Maggie and I met an interesting individual this past week. He was at the VA hospital so he could receive attention to help him manage his pain. When I popped my head in and asked if he wanted a visit from a therapy dog he answered that it was just what he needed! He mentioned that he was at the hospital last year but I do not recall meeting him. As he was petting Maggie he told me that his time spent in Vietnam led him to be come in contact with Agent Orange. Coming into contact with this chemical caused him much pain over the years and this led him to years of drinking, which damaged his liver. Eventually he was added to the transplant list to receive a new liver. No judgement here as to who gets to be put on the list-where you are on the list depending on your habits drinking vs not drinking after all this man served our country! This individual did eventually receive a new liver but while on the operating table coded and had to be brought back to life. His wife didn’t tell him this right away but when he found out he turned to religion. Why? Because he felt God kept him alive many times. We had a pretty good discussion about his experiences. He said he still did not know why God chose to save him while in Vietnam when his buddy to his left was killed his buddy to his right was killed and he was spared. Then again on the operating table his life was spared once again. I answered quickly and said your purpose on earth in not yet finished. He stopped petting Maggie turned to me with his deep blue eyes and nodded his head with an understanding. As I exited his room I turned one last time and saw him looking out the window. I had no idea what he was thinking but I do hope my visit with Maggie was beneficial and eventually his pain will subside.
Tuesday, January 10, 2017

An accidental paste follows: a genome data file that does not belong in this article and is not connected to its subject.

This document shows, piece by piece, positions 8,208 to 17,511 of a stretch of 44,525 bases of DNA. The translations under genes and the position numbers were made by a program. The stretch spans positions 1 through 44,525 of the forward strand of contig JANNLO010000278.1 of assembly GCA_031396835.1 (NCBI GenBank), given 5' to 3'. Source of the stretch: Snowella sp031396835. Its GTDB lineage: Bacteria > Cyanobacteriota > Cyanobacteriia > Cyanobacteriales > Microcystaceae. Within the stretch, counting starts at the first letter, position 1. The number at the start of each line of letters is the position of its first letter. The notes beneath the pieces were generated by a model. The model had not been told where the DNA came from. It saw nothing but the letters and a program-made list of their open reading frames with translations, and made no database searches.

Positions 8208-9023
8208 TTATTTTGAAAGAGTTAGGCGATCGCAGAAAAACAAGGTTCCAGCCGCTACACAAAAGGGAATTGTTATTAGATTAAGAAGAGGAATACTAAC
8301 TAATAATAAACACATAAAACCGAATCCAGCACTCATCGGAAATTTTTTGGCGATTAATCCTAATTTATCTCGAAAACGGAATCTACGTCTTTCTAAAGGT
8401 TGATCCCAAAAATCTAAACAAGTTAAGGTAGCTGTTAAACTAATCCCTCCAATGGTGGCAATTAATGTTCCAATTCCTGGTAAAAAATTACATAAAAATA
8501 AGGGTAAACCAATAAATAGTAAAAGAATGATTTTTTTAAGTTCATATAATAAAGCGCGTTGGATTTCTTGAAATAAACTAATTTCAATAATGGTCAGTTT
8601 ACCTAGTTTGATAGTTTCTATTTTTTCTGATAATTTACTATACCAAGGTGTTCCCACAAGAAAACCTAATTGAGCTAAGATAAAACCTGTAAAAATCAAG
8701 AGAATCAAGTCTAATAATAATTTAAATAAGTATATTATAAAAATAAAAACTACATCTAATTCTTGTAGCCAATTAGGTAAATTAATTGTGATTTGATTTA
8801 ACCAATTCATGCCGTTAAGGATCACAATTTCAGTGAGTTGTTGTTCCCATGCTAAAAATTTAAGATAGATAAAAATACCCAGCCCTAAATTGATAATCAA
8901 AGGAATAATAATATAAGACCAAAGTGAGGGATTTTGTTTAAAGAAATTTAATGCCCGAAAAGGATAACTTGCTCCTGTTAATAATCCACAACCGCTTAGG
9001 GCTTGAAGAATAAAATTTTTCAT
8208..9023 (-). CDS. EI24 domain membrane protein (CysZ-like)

When Maggie and I enter a facility we never know what (or who) we will encounter. Over the last couple of weeks we met with a few individuals that were “down in the dumps”. One of our regulars “Dave” who is confined to a wheelchair would wait for us outside his room. Although he cannot move his arms or his hands we always make sure to stop by and engage him in conversation. Maggie sits by his side patiently listening to our conversation. This past week when I turned down the corridor and didn’t see “Dave” outside his room I became concerned. I poked my head in his room and noticed him in bed with the covers pulled up to his chin. I put a smile on my face and Maggie and I entered his room. He explained that he was under the weather. I asked him what he was under the weather with and he responded a cold. I know he isn’t telling me the whole story as a cold doesn’t put Dave in bed, but I don’t pry. I talk about his favorite topic-politics, hoping it will distract him for a few moments. At this point Maggie has made herself comfortable on the floor. As we finish our conversation and get ready to leave I wish him a speedy recovery. His comeback is “it is what it is” I smile as I direct Maggie out the door and wonder if he has any family members planning on visiting for the holidays. At another facility I encounter a woman calling me over. “I love dogs, I just love dogs,” she says “I rescued five greyhounds!” “ Wow,” I said “what were their names?” I ask “Can’t remember,” she says after a pause, “What’s your dog’s name?” she asks, “Maggie,” I reply, “Oh, that’s the name of my daughter in law…I don’t like her,” she continues. “Well if you prefer you can call her Margaret, she’ll respond to both.” I’ve seen this woman before but have not officially introduced myself to her. She proceeds to pull out pictures of her dogs, but ends up showing me pictures of her and her husband. So nice I respond. Well, it wasn’t such a good marriage she answers. I realize this woman must have had a lot of knocks in her life, but her dogs were a positive aspect for her. So I sit there with her and let her pet Maggie and listen to her complain in hopes it will make her feel better. “I just love dogs and if I wasn’t living here I would have two or five,” she adds “Well I’m happy to be able to bring Maggie here to visit with you.” I say We banter back and forth until she abruptly turns her wheelchair and exits the room. I’m sure I will see her again at a future visit and we’ll do this over again! I can’t help but think of these individuals over the holiday and wonder how they are fairing.